2. A Common Life-experience: Everyone in the circle was a Canadian church leader. This shared characteristic translated into understanding.

3. A Value of Shared Learning: With those first two criteria in place, what flowed naturally was an environment where our skills, strategies and stories were freely exchanged. This translated into dynamic real-time learning.

4. A Bridge to Ongoing Relationships: Most of these pastors didn’t previously know each other, but new friendships were forming. This can translate into long-term support and encouragement.

If you’re serious about being in church leadership for the long-haul, I encourage you to include this type of community in your sustainability strategy. Find a group of leaders where you can meet in an environment of trust and understanding, where you can share your skill, strategy and story, and then stick with them over time.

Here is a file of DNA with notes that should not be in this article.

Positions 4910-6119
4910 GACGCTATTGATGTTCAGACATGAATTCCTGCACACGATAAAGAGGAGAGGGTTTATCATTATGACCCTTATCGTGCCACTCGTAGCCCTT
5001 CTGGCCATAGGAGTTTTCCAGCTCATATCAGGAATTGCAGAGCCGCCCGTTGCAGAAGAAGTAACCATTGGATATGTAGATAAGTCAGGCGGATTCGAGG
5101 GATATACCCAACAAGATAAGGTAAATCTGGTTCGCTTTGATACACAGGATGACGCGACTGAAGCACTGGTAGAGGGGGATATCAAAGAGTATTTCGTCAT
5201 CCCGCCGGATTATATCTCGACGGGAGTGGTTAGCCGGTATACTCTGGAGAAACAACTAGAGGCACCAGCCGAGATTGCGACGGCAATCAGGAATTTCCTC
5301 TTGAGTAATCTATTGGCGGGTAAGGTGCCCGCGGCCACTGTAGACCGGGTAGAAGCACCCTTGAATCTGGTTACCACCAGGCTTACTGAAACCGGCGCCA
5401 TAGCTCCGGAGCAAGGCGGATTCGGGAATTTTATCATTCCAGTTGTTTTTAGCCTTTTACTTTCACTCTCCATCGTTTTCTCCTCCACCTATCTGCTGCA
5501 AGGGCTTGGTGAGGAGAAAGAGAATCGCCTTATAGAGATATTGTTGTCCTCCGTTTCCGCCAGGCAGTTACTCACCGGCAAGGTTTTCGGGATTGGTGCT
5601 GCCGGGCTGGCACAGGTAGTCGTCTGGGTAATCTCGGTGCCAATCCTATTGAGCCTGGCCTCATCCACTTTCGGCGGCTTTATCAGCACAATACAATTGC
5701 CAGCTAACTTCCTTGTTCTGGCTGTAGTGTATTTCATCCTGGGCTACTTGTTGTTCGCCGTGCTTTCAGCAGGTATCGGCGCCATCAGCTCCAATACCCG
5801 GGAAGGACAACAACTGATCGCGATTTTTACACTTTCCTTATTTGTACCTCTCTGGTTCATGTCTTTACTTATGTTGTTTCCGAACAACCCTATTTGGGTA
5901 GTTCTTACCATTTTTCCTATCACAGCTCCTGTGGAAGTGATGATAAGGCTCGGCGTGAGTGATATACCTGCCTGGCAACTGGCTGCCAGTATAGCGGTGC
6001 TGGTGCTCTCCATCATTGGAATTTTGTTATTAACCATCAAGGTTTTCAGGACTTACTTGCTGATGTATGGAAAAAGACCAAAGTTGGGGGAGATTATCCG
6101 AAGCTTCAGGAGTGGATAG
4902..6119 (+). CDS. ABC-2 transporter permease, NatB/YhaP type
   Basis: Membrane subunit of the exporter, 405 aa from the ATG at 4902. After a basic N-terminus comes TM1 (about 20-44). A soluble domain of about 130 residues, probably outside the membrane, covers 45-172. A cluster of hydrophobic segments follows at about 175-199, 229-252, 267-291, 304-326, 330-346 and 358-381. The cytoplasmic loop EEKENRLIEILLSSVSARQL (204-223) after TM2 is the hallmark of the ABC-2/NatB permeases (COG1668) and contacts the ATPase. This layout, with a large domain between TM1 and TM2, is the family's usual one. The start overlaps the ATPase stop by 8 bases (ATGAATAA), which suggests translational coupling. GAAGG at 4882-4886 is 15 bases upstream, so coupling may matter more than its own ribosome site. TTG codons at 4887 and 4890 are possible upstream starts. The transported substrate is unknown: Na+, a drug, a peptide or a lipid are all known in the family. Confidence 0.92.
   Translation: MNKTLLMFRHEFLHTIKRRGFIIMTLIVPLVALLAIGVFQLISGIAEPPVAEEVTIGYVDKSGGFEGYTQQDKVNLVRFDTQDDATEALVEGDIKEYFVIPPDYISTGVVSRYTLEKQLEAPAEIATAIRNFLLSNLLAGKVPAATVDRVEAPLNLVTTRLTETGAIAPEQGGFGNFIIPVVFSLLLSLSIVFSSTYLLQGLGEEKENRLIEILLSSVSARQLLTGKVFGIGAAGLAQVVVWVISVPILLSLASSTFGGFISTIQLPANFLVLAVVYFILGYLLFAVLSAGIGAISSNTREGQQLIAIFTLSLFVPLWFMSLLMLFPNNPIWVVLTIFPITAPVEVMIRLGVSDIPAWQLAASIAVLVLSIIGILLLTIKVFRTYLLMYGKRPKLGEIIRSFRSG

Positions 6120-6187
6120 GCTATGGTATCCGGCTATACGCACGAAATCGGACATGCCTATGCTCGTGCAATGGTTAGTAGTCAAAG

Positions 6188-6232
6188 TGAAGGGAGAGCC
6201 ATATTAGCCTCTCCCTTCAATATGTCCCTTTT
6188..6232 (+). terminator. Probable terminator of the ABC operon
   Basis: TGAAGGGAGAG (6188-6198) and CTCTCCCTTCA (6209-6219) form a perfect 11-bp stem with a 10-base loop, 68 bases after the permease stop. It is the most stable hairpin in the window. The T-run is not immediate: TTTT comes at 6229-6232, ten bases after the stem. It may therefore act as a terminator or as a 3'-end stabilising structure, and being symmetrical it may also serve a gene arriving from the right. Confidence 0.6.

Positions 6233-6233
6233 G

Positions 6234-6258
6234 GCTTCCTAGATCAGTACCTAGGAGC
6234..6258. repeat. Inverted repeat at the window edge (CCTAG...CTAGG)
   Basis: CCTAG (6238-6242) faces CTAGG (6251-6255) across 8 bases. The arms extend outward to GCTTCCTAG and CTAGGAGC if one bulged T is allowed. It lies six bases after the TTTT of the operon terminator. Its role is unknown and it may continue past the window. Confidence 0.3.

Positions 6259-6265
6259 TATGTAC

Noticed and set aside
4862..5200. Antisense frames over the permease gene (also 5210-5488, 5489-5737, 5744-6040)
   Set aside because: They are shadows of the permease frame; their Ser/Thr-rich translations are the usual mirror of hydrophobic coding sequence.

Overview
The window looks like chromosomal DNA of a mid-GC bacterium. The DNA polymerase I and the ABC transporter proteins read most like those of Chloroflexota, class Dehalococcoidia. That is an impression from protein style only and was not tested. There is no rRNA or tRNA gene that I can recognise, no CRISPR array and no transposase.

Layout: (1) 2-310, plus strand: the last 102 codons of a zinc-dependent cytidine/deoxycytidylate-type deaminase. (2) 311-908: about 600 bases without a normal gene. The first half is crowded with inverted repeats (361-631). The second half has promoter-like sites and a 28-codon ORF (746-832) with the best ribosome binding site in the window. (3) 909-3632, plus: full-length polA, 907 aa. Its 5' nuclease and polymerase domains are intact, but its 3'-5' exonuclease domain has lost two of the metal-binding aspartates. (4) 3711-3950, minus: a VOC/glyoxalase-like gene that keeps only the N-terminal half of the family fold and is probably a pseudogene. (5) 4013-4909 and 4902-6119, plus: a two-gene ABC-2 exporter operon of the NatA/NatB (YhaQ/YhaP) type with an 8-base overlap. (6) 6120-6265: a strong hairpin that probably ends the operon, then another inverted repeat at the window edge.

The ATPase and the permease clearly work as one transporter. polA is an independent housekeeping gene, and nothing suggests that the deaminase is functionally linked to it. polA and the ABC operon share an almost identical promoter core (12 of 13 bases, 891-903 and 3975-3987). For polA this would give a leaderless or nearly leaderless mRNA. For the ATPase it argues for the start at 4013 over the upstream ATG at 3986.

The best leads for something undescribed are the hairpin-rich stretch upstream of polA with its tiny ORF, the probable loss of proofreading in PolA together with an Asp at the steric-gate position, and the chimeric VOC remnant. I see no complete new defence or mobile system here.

I believe this is so important that The Leadership Centre Willow Creek Canada will facilitate these connections, if that would help you.

For sustainability, community is imperative. Nachos are optional.

How are you building community into your leadership?

After a full day of mentoring in the leadership crucible of Willow Creek, God used an off-handed comment over dinner to drive home my biggest leadership take-away of the day.

With 100 church leaders from around the world huddled in dinner conversations following 10 hours of training, the pastor sitting next to me commented, “You know, I really needed this training. But the way the economy hit our church, I didn’t think I’d be able to afford to come down here this week. But I talked to a few people and I found the money.

I found the money.

Immediately the thought struck me, “That’s what leaders do.” When the eyes of a leader are fixed on a goal, they’ll process obstacles very differently than a non-leader. Let’s break this down:

1. He articulated the goal: I really needed this training. – Leaders are never vague about their goals and priorities.

2. He defined the obstacle: I didn’t think I’d be able to afford it. – Leaders declare reality.

3. He formulated a plan: I talked to a few people. – Leaders thrive on strategy.

4. He moved toward action: I found the money. – To borrow Bill Hybels’ axiom, leaders have a bias toward action.